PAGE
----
Las Vegas Sun

September 20, 2017

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Scout gives students map on playground


Courtesy photo

From left, Kerry Sandhu, Brian Ruskauff, Trevor Scheer, Nick Weatherman, Ofir Barashy, Nolan St. John, Niall St. John, Nathan Johnson and Aaron Christensen in front of their completed mural of the United States at Eisenberg Elementary School.

Click to enlarge photo

From left, Nathan Johnson, Nolan St. John, Ofir Barashy, Nick Weatherman, Aaron Christensen, Trevor Scheer, Brian Ruskauff and Kerry Sandhu work on a community service project at Eisenberg Elementary School.

Click to enlarge photo

From left, Ofir Barashy, Trevor Scheer and Kerry Sandhu paint a mural of the United States on the blacktop at Eisenberg Elementary School.

It will be a little easier for Dorothy Eisenberg Elementary School students to learn geography with a new 30-foot map of the United States painted on their blacktop.

As part of his Eagle Scout Project for the Boy Scouts of America, Trevor Scheer, 17, painted the map with help from his friends at the school, 7770 Delhi Ave. Starting at 8 a.m. on an October morning, the group of about 12 volunteers, including fellow troop members and family members, were kneeling down on the blacktop painting until about 2:30 p.m.

After laying down the large stencil, the group connected the dots and started painting the borders of the 50 states. Afterward, they painted the states different colors.

"It was a lot of work, but it went really well," Scheer said.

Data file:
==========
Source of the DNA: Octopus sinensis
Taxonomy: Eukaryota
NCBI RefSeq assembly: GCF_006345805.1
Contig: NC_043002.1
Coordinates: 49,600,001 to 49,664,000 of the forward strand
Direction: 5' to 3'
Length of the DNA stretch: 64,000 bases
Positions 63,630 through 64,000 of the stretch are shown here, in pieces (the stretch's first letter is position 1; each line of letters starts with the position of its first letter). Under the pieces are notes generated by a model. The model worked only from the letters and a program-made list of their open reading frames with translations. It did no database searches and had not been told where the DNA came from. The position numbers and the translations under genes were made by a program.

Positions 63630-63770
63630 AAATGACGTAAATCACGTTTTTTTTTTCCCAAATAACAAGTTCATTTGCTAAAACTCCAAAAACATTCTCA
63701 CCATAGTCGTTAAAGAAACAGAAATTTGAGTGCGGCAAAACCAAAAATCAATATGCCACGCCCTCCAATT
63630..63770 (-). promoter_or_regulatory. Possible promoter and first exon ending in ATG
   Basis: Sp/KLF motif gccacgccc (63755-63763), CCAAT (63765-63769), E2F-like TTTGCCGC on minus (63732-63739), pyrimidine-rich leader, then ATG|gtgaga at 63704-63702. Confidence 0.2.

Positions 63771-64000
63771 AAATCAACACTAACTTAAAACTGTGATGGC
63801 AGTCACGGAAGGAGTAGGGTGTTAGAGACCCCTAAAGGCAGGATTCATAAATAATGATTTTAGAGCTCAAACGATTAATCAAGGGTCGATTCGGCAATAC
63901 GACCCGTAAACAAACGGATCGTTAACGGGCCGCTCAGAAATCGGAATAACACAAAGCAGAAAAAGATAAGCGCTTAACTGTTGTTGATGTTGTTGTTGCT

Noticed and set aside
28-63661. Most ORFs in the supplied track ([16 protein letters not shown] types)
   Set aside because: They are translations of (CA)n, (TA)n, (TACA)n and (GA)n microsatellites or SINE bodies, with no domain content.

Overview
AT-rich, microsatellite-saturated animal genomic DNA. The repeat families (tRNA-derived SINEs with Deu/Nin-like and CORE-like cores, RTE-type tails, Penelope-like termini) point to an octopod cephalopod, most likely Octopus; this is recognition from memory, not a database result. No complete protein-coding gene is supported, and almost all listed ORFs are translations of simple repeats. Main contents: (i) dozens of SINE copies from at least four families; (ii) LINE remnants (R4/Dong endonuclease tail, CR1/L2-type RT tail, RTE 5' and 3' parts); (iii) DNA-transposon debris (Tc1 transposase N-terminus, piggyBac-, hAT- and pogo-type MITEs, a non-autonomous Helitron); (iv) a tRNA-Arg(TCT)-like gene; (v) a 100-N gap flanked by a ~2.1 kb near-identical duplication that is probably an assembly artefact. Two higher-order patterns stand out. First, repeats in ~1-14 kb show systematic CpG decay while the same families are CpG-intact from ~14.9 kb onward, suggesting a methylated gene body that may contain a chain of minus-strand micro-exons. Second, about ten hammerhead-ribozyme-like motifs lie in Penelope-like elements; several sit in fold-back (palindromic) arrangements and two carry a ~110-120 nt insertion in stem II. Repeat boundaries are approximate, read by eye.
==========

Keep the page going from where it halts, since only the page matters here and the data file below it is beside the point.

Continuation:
Being a member of Boy Scout Troop 250, Scheer meets at the Desert Shores clubhouse once a week. He's been involved with the Boy Scouts of America since he was 5 years old, beginning as a Cub Scout. When he turned 11, he continued as a Boy Scout, something that his mother, Mindy Scheer, encouraged him to do.

"I'm very proud of him and all of his accomplishments with the Scouts," she said. "I've never had to drag him to meetings, he's always wanted to go."

The leadership skills and values that Boy Scouts teaches is what Mindy Scheer said she wanted her son to learn.

"That's really important to us as parents," she said.

And there is no better way to learn leadership skills and good morals than through camp-out trips, Trevor Scheer said.

"If you forget your cooking utensils just one time, you never do that again," he said. "You gain a lot of experience through the camp-outs and you learn responsibility."

Besides camp-outs and learning how to be prepared, Scheer enjoys dirt bike riding and being on Advanced Technologies Academy's bowling team. While in his senior year, he is majoring in physics and eventually wants to enter the engineering field.

Although Scheer doesn't have much else to accomplish before becoming an Eagle Scout, he wants to continue to stay with his troop as an assistant scout master.

"We all get along so well, we're there to help each other out," he said.

Jenny Davis can be reached at 990-8921 or [email protected].

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